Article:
ISouthbound I495 with the new hot lanes to the left, Monday November 19, 2012. (Dayna Smith/FOR THE WASHINGTON POST)

Dear Dr. Gridlock:

I am glad that the 495 Express Lanes are done, but I am somewhat surprised by the configuration. I thought one of the reasons for the Beltway express lanes was that if a driver encountered heavy traffic, he or she could make an immediate decision to get out of it by entering the express lanes.

However, it does not appear that once you are on the Beltway you can get in the new lanes without exiting the regular lanes first. Why did they not allow entrances from the far left lane of the Beltway into the Express Lanes at regular intervals? This would allow individuals to move away from heavy traffic situations much more quickly.

— John White, McLean

I imagine many drivers who have heard of these Express Lanes thinking, how tough can this be? I know where the Capital Beltway is. These are four new lanes in the middle of the Beltway. I don’t even need to look at a map.

But White is highlighting one of the fundamentals Beltway drivers need to understand to make the best use of the new lanes: Most of the entrances and exits are at interchanges rather than along the Beltway itself.

Commuters usually won’t be able to make decisions about whether to use the toll lanes while they are in the regular lanes. Unless they are at the very start or the very end of the lanes, they can’t look up ahead to a point where they see a lot of brake lights and decide it’s time to slide over for an express ride. There aren’t any gaps in the white bollards.

This setup is utterly unfamiliar to the D.C. region’s drivers. The specialized lanes that we understand are the High-Occupancy Vehicle lanes set aside for carpoolers. Along most of those routes, drivers can slip in and out of the HOV lanes. But this new setup takes more planning to use.

In fact, our new express lanes, also know as high-occupancy toll lanes, represent some highly unusual challenges for commuters and the people who operate them.

Peter Samuel, the editor of the Web site, which monitors developments in the toll road industry, said that the dynamic tolling system — raising the price to lower the congestion — is noteworthy but has been used elsewhere.

“The 495 Express Lanes are a first not in the dynamic pricing as such, but for using such pricing in a very ambitious and complicated format with so many entries and exits,” he said.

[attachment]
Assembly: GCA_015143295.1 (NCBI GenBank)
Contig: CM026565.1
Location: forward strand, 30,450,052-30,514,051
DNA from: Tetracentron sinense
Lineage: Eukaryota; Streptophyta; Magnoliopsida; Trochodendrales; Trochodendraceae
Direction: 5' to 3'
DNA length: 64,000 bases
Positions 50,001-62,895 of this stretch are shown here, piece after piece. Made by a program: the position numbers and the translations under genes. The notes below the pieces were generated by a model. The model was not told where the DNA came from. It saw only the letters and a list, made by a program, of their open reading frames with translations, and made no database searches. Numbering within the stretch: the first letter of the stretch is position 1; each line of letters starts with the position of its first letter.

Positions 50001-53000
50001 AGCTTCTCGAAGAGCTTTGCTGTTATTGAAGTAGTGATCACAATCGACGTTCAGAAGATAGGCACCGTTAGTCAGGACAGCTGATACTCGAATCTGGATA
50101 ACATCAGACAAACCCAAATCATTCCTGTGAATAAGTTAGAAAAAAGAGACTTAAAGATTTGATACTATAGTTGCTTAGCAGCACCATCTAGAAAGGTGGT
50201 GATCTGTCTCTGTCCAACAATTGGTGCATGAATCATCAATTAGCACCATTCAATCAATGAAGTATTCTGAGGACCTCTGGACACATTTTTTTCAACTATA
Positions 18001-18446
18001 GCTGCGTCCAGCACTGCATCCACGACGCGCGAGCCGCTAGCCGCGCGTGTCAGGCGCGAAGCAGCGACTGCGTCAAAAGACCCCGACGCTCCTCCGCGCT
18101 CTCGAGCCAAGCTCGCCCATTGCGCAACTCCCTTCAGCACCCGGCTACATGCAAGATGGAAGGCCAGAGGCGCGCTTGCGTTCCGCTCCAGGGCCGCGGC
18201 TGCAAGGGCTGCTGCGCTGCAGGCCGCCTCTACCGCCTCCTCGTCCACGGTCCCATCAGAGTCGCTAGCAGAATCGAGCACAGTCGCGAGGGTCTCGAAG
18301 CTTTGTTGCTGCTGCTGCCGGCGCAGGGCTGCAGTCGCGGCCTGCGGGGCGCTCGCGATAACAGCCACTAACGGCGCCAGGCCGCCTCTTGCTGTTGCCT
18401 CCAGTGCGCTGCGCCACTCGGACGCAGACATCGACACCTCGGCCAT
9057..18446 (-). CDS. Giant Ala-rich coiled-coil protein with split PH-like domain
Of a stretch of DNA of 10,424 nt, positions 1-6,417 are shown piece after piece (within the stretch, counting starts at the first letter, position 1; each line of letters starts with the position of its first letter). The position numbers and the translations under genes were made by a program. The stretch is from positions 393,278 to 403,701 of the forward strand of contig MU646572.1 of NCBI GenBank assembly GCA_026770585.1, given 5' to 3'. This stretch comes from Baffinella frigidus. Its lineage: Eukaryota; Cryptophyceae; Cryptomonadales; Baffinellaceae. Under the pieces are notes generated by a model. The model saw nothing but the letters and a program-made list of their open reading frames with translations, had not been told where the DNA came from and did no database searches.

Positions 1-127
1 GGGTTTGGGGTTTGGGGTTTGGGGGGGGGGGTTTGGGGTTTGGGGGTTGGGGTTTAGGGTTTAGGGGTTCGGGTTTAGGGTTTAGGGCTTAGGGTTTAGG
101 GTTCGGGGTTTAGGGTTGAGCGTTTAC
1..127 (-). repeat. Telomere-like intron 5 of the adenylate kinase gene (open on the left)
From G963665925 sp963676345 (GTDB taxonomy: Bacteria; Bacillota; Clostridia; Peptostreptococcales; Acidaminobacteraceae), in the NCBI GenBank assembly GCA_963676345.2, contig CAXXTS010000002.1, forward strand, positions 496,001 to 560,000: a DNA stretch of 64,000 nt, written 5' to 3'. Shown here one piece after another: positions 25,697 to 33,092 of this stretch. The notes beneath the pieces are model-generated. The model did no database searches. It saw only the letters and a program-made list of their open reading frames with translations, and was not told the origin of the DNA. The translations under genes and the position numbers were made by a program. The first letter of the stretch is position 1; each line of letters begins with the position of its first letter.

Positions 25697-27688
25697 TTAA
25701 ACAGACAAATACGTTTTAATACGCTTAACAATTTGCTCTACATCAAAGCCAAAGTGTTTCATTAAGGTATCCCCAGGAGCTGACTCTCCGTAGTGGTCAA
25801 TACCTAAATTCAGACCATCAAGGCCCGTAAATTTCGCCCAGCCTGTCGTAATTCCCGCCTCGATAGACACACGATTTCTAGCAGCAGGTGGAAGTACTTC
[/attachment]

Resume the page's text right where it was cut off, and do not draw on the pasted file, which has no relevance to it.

“Nowhere else is there a tollway within a freeway like the 495 Express Lanes equipped entirely with dedicated on- and off-ramps, and a lot of them catering to shorter trips as well as longer. Most others force users to enter and exit via the free lanes, weaving across the traffic. Or else they are long pipes, catering only to long trips.”

Makes you feel like a pioneer just for turning the ignition key. But why didn’t we wind up with one of those “long pipes”?

Pierce Coffee, an executive with Transurban, operator of the Express Lanes, said the design had to account for Beltway space and the flow of traffic, among other things.

A setup with ramps allowing traffic to slip back and forth would require an even wider Beltway to allow for safe merges, she said: “One of the benefits of express lanes was the limited right of way needed to complete the project.”

But think also about the goal of providing a reliable trip in the pay lanes of at least 45 mph, Coffee said. The more holes you poke in the Express Lanes, the more you increase the potential for backups and slowdowns as vehicles have to merge, and that would affect those lanes as well as the regular lanes.

Picture drivers entering the Beltway on the right and then sliding across the four regular lanes so they could reach a merge point into the Express Lanes. Plus, drivers might have to give up some of the new access points, at Route 29 and at Westpark and Jones Branch Drives in Tysons to create space for more merges with the regular lanes.

Dr. Gridlock also appears Thursday in Local Living. Comments and questions are welcome and may be used in a column, along with the writer’s name and home community. Write Dr. Gridlock at The Washington Post, 1150 15th St. NW, Washington, D.C. 20071 or e-mail